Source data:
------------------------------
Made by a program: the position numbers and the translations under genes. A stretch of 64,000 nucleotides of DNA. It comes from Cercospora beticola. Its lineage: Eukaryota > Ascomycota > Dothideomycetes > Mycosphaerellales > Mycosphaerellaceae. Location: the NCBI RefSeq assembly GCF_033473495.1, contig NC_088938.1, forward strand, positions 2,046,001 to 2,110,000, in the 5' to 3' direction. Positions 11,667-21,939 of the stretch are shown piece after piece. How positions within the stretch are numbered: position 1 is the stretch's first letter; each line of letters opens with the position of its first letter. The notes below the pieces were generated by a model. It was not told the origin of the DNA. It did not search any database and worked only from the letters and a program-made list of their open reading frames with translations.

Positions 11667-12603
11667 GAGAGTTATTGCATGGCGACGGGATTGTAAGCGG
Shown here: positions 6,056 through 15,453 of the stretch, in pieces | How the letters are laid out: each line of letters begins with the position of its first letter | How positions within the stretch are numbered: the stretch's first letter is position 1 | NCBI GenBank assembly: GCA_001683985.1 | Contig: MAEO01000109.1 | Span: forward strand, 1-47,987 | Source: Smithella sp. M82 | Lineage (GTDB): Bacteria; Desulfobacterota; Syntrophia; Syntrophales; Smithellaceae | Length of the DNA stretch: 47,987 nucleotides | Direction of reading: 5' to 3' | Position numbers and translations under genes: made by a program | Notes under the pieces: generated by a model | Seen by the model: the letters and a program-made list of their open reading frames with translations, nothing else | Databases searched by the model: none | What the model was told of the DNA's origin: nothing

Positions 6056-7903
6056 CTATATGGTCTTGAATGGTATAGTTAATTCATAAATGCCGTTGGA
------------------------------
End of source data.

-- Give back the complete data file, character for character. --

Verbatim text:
Made by a program: the position numbers and the translations under genes. A stretch of 64,000 nucleotides of DNA. It comes from Cercospora beticola. Its lineage: Eukaryota > Ascomycota > Dothideomycetes > Mycosphaerellales > Mycosphaerellaceae. Location: the NCBI RefSeq assembly GCF_033473495.1, contig NC_088938.1, forward strand, positions 2,046,001 to 2,110,000, in the 5' to 3' direction. Positions 11,667-21,939 of the stretch are shown piece after piece. How positions within the stretch are numbered: position 1 is the stretch's first letter; each line of letters opens with the position of its first letter. The notes below the pieces were generated by a model. It was not told the origin of the DNA. It did not search any database and worked only from the letters and a program-made list of their open reading frames with translations.

Positions 11667-12603
11667 GAGAGTTATTGCATGGCGACGGGATTGTAAGCGG
Shown here: positions 6,056 through 15,453 of the stretch, in pieces | How the letters are laid out: each line of letters begins with the position of its first letter | How positions within the stretch are numbered: the stretch's first letter is position 1 | NCBI GenBank assembly: GCA_001683985.1 | Contig: MAEO01000109.1 | Span: forward strand, 1-47,987 | Source: Smithella sp. M82 | Lineage (GTDB): Bacteria; Desulfobacterota; Syntrophia; Syntrophales; Smithellaceae | Length of the DNA stretch: 47,987 nucleotides | Direction of reading: 5' to 3' | Position numbers and translations under genes: made by a program | Notes under the pieces: generated by a model | Seen by the model: the letters and a program-made list of their open reading frames with translations, nothing else | Databases searched by the model: none | What the model was told of the DNA's origin: nothing

Positions 6056-7903
6056 CTATATGGTCTTGAATGGTATAGTTAATTCATAAATGCCGTTGGA